Despite having had a relatively mild winter so far, Canada could be hit with a polar vortex—which brings with it cold air and frigid temperatures—as soon as next week, Environment Canada warns.
A polar vortex is a low pressure system that spins and locks cold air near the North pole constrained by a strong polar jet stream. But when it weakens, the cold air will spill out from the Arctic and move southward, ushering the coldest air into Canada.
“And now we see that it’s weakened and weakened [and that] is not good,” David Phillips, senior climatologist at Environment Canada told CBC News.
Manitoba all the way to the Atlantic Coast provinces are likely to experience significant temperature drops next week, with overnight lows ranging from -15 C to -20 C, and daily highs several degrees below freezing, Phillips told CTV News. And, the polar vortex could drop the overnight temperatures in the three westernmost provinces to as low as -30 C during the last week of January.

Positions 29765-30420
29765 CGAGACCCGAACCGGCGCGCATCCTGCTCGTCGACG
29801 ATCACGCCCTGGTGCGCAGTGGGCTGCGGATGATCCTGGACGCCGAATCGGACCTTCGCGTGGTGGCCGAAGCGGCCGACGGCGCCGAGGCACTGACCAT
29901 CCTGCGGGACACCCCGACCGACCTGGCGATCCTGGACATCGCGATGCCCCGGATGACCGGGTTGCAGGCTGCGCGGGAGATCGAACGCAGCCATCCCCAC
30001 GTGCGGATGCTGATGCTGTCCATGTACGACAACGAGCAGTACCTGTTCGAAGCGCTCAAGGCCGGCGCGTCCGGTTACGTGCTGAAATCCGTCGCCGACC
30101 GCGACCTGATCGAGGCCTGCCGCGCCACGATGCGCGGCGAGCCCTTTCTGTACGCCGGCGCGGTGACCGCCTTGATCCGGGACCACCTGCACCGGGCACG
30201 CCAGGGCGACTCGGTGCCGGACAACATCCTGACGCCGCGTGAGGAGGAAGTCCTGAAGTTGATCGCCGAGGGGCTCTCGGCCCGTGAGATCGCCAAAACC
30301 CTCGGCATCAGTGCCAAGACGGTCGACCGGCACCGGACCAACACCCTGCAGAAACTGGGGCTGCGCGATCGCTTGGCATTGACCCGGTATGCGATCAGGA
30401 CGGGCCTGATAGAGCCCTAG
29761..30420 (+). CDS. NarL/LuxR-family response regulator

Phillips said it’s not certain that the polar vortex will definitely hit Canada, though it’s likely, and it’s also possible that it may hit the northern parts of Europe and Asia.
He also said the duration of the vortex this year “may be a week, or two weeks at the most,” and the intensity of the cold may not be as bad as in recent past years.